New courses have been developed to train teachers to teach physical education and to encourage learner participation in physical activities
the Teacher reporter
Recent research paints a worrying picture of increasing obesity among schoolchildren. The studies attribute this to a number of factors, such as poor diet and sedentary lifestyles. In addition, they highlight lack of physical activities as children these days spend most of their time watching TV or playing online games.
During the revision of the curriculum after 1994, physical education (PE) was removed as a stand-alone subject and incorporated into life orientation, leading to a decline in physical education participation. But this has since been reviewed and PE has been re-introduced as part of new national Curriculum and Assessment Policy Statement (Caps) curriculum. But the problem is that majority of teachers are not properly trained to teach PE.
Embury Institute for Teacher Education has identified this gap and designed unique courses to equip teachers with the skills to sufficiently engage learners during PE classes. Johan Human, Embury’s chief executive, says these courses aim to effectively communicate the concept of PE as a subject, just as the new Caps curriculum intends. “For learners, the importance of curriculum-based PE training cannot be undervalued, and this starts with enthusiastic, knowledgeable and qualified teachers.”
The change in PE
Human says the Caps curriculum puts a significant emphasis on movement, and that the aim of the courses is to train teachers how to “break down” movements, such as skipping, jumps and forward rolls. He said while some may dismiss this as elementary, it is a fact that some learners struggle with basic physical activities or loco-motor movements — skills that set the foundation for future development. Embury’s training, he added, aims to foster a love of movement amongst teachers and learners, and a leap from the sedentary lifestyle that is detrimental to their health and wellbeing.
To help deal with challenges such as large classes and lack of sport facilities, PE teachers are taught to create “workstations” where activities happen within small groups in any space that is available. Each session starts with a warm-up routine and ends with a cool-down. Activity will shift towards the different workstations, where learners (irrespective of body type) are engaged for the entire session and are continuously moving, and instilling in learners a positive attitude about active lifestyles. Embury’s PE training, claims Human, fits in neatly with 21st century teaching, with workstations being part of the “flipped classroom” teaching approach.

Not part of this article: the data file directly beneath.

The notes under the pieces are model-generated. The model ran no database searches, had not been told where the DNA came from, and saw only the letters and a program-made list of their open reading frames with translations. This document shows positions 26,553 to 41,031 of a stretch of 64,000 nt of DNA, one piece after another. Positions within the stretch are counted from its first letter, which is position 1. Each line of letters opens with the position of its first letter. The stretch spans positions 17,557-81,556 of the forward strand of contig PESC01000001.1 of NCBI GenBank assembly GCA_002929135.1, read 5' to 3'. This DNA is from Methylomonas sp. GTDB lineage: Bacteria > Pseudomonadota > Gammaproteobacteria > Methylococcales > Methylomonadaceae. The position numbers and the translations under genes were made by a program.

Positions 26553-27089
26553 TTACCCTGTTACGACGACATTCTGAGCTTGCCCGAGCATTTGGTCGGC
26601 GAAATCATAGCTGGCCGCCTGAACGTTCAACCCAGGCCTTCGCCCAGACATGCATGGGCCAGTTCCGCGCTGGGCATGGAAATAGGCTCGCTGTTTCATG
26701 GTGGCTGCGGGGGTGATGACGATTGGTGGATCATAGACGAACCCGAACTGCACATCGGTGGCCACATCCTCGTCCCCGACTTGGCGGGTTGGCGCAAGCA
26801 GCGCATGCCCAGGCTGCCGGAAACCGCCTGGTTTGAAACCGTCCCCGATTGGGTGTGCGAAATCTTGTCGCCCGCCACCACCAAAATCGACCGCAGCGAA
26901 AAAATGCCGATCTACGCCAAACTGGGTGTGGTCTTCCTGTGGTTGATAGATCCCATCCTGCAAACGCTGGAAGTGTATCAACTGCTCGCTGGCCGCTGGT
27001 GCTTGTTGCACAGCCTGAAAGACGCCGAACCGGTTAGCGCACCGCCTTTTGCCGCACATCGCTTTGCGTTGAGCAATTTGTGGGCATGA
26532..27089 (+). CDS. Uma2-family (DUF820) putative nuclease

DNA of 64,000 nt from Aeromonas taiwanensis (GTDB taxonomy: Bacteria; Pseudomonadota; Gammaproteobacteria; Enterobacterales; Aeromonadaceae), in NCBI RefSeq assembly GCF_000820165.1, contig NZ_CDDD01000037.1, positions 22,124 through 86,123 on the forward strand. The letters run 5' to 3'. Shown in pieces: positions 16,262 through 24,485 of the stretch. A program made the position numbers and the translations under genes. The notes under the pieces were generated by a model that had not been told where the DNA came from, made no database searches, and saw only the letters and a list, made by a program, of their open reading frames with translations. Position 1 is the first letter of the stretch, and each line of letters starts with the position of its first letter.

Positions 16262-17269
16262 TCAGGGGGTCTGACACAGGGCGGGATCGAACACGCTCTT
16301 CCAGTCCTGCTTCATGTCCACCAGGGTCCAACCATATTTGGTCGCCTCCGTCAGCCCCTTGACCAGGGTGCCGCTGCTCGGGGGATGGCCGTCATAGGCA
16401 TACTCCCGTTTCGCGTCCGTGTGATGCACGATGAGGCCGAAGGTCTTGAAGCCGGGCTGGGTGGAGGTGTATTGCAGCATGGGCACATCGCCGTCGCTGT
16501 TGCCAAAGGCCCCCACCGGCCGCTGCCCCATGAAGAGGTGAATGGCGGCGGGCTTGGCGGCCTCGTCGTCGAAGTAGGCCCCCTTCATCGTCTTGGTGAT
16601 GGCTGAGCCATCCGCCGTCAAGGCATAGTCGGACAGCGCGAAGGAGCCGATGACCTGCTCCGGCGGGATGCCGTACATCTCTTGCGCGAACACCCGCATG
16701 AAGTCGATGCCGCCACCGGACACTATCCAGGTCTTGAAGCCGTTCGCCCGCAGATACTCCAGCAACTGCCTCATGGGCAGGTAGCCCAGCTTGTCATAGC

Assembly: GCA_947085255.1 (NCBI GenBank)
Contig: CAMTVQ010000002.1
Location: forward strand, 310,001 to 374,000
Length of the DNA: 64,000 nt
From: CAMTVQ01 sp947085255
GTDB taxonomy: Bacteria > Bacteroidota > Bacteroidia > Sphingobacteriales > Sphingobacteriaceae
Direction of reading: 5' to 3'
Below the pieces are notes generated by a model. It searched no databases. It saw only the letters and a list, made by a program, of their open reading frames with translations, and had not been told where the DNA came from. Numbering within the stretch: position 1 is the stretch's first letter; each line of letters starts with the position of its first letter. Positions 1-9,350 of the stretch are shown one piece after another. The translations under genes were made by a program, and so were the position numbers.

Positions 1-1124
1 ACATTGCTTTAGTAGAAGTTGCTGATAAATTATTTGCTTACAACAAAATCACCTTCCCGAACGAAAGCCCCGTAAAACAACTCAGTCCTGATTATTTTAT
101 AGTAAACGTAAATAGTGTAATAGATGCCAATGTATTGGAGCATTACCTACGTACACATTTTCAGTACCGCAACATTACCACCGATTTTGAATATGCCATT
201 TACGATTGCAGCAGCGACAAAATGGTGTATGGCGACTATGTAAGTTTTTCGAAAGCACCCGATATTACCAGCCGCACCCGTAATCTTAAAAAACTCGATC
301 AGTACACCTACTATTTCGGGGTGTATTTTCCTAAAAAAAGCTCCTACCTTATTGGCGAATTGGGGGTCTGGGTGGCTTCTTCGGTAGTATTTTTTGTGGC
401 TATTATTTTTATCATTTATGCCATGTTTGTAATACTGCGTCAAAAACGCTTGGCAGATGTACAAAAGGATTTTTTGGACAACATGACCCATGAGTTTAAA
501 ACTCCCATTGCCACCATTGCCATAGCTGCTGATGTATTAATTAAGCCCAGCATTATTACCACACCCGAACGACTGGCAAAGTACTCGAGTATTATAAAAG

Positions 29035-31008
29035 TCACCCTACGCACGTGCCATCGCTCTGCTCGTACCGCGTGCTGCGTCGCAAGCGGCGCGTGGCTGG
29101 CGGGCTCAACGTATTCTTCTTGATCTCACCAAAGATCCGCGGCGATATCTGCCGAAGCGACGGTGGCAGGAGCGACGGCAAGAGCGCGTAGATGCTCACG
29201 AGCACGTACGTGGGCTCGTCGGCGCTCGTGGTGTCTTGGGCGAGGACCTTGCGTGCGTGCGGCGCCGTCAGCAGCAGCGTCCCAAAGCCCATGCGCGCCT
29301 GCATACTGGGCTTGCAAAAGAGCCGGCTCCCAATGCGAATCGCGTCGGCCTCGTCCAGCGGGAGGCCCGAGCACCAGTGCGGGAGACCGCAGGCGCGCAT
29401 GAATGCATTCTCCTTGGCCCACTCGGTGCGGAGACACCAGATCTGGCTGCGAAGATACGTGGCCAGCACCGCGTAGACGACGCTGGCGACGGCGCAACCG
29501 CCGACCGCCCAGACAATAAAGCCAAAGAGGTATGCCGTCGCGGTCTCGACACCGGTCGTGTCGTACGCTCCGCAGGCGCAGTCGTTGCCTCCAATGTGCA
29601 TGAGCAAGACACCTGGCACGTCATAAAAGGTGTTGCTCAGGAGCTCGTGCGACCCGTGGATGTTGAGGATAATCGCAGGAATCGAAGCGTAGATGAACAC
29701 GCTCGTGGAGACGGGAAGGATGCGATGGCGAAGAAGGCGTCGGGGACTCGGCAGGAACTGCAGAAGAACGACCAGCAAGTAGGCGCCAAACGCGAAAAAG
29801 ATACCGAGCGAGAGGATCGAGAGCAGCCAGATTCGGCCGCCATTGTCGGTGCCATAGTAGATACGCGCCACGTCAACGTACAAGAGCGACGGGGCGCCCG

Why PE is important
The benefits of PE, if taught correctly, range from good skeletal structure and posture, improved gross and fine motor skills to the development of core muscles. It can also influence learners’ concentration skills, who are often less fidgety and more focused during class. “Without them knowing, learners are taught social, team and leadership skills, and gain an understanding of their own space and balance, while also addressing visual and auditory processes for the individual,” notes Human.
The courses cater to full-time students and teachers. Teachers can take PE as a subject in the Foundation Phase and as a major in Intermediate Phase Teaching. There are three short courses offered as part of Embury’s continued professional teacher development programmes for schools wishing to prepare teachers to present PE classes masterfully. Embury has also formed a training partnership with the Physical Education Institute of South Africa (Peisa).
A non-profit company, the institute was established to reinforce the instruction of PE and to act as a catalyst for promoting it in schools. According to Norman Mphake, founding director of Peisa, Embury shares the institute’s ideal of a country where all learners, of all abilities, will increase their participation in well-organised, curriculum-orientated PE. “It has been an arduous journey to get PE re-introduced into the curriculum and the impressive PE training at Embury forms part of our broader vision for PE training in South Africa,” says Mphake.